Published on February 11, 2014 | by Edwige Dubois

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LGBTQ society asks UAL campuses: What is love?

the completed what is love piece.

The completed What is Love? piece will be showcased at CSM from February 10-15. [UAL LBGTQ society]

A cross-college project has been launched aimed at uniting UAL students around the theme of love.

A three metre by two metre canvas, blank apart from the inscription What Is love? in the centre, has been touring all six UAL campuses as part of an initiative by UAL’s LGBTQ society.

On the canvas, students are invited to write or draw their answers to the question it asks, resulting in a massive collaborative artwork.

Filip Bigos, President of the society, said: “[The project] reinforces the UAL spirit across all our colleges, and brings all the students together.”

Louise Lye, UAL LGBTQ’s Wimbledon representative, added: “At Wimbledon, we are very south. We are further away from any other college [and] we get left out. So I think it is a good opportunity that we can put our mark on this canvas.”

Confidence 

The LGBuddyTQ scheme is another project run by the society, designed to help people come to terms with their sexual orientation by providing them with a ‘buddy’ who has “gone through a coming out, and wants to help others,” in sessions that are treated in the strictest confidence.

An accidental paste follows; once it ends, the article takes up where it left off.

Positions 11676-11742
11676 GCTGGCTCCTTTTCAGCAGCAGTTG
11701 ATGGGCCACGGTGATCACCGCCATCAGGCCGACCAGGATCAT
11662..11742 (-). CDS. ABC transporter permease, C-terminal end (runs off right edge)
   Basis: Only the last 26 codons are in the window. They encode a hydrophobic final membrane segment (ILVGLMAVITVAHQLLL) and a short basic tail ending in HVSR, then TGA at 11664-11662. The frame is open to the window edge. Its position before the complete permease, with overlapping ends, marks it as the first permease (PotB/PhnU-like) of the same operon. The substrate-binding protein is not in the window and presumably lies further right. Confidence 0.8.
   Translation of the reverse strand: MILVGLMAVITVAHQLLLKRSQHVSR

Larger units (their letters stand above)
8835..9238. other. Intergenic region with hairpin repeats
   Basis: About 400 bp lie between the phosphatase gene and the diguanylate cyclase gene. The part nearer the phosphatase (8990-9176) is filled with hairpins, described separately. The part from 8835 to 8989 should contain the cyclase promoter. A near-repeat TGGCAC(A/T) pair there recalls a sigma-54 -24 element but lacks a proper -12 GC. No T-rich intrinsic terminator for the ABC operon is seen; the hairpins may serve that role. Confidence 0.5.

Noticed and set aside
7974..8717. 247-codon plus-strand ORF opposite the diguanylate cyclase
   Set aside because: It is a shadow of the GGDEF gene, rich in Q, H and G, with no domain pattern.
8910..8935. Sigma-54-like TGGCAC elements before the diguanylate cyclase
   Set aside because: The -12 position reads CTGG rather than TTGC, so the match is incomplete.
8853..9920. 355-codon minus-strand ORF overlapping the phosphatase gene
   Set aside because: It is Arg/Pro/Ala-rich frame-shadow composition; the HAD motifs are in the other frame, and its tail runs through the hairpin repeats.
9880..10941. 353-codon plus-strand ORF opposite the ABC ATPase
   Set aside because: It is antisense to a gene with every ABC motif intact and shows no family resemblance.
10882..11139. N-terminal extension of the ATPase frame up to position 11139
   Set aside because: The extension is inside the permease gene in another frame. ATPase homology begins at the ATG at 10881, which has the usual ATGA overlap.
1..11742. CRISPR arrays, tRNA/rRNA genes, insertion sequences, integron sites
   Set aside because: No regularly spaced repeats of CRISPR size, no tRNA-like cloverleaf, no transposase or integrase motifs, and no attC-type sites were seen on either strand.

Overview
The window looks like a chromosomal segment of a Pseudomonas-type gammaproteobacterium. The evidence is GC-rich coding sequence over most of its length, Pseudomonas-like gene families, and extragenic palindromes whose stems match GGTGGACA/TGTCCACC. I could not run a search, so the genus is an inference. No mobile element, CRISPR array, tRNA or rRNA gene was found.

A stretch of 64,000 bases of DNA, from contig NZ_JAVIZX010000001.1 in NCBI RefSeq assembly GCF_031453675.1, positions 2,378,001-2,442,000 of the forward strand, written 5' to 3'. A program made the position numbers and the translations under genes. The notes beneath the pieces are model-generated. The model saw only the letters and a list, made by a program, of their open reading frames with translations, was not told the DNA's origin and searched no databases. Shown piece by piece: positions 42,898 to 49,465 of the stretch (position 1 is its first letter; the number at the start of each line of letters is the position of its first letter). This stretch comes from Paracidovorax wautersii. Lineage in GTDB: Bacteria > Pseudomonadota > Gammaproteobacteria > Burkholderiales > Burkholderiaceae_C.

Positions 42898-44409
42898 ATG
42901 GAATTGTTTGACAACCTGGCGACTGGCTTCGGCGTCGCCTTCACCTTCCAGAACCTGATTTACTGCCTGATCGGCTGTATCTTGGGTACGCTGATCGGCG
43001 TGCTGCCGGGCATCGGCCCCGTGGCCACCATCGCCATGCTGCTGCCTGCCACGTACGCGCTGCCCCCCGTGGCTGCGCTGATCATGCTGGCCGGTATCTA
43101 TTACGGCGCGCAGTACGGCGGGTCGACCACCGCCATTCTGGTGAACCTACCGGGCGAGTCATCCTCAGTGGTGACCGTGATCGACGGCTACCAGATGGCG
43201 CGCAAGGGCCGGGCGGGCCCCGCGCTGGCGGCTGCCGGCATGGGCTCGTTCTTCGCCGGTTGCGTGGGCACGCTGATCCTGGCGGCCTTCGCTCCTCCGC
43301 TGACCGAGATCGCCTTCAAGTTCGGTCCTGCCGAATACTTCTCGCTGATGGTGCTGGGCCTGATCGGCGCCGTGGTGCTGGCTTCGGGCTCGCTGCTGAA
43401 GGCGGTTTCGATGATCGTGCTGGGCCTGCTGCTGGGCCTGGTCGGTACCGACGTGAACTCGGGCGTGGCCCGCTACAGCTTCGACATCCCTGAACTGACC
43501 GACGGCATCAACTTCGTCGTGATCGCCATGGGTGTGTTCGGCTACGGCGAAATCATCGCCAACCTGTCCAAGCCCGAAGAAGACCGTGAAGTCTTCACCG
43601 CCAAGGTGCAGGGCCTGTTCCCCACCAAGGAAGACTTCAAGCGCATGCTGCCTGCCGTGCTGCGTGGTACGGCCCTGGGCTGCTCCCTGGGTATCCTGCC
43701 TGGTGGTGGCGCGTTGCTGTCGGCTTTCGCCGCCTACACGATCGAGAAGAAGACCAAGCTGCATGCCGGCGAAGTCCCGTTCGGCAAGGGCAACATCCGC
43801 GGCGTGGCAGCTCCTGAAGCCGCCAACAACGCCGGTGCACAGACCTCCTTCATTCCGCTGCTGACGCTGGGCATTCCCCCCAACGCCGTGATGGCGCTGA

UAL’s counselling service supports the LGBuddyTQ project and ensures its confidentiality.

‘Buddy’ training is given by Ken Ewings, Head of Counselling, Health Advice and Disability, who believes that buddies are very helpful as they “are able to talk through the hopes and fears of disclosing ones sexual orientation [and] give tips on socialising and on staying safe.”

“The scheme is powered by the knowledge that we all have a right to become fully who we are and be honest with ourselves,” he told ALN.

‘Queer’

The what is love piece in the beginning stages.

The What is Love? canvas has toured all six UAL campuses. [UAL LGBTQ society]

The LGBTQ society’s committee recently took the decision to add the letter ‘Q’ to its acronym for Queer.

Although the word queer can be used as a synonym for strange or peculiar, and often has negative connotations, it is now used as an umbrella term that embraces the sexual and gender minorities’ spectrum and challenges labels and binary thinking.

Lye describes the new meaning of the word queer by LGBTQ as a positive measure:

“I think it is about taking ownership of it and generalising. Not everyone is strictly gay, lesbian, transgender or bisexual, so maybe the Q is there to show some leniencies and not make it so strict.”

The What Is Love? piece will be showcased at the Platform Theatre Bar at Central Saint Martins from February 10-15.

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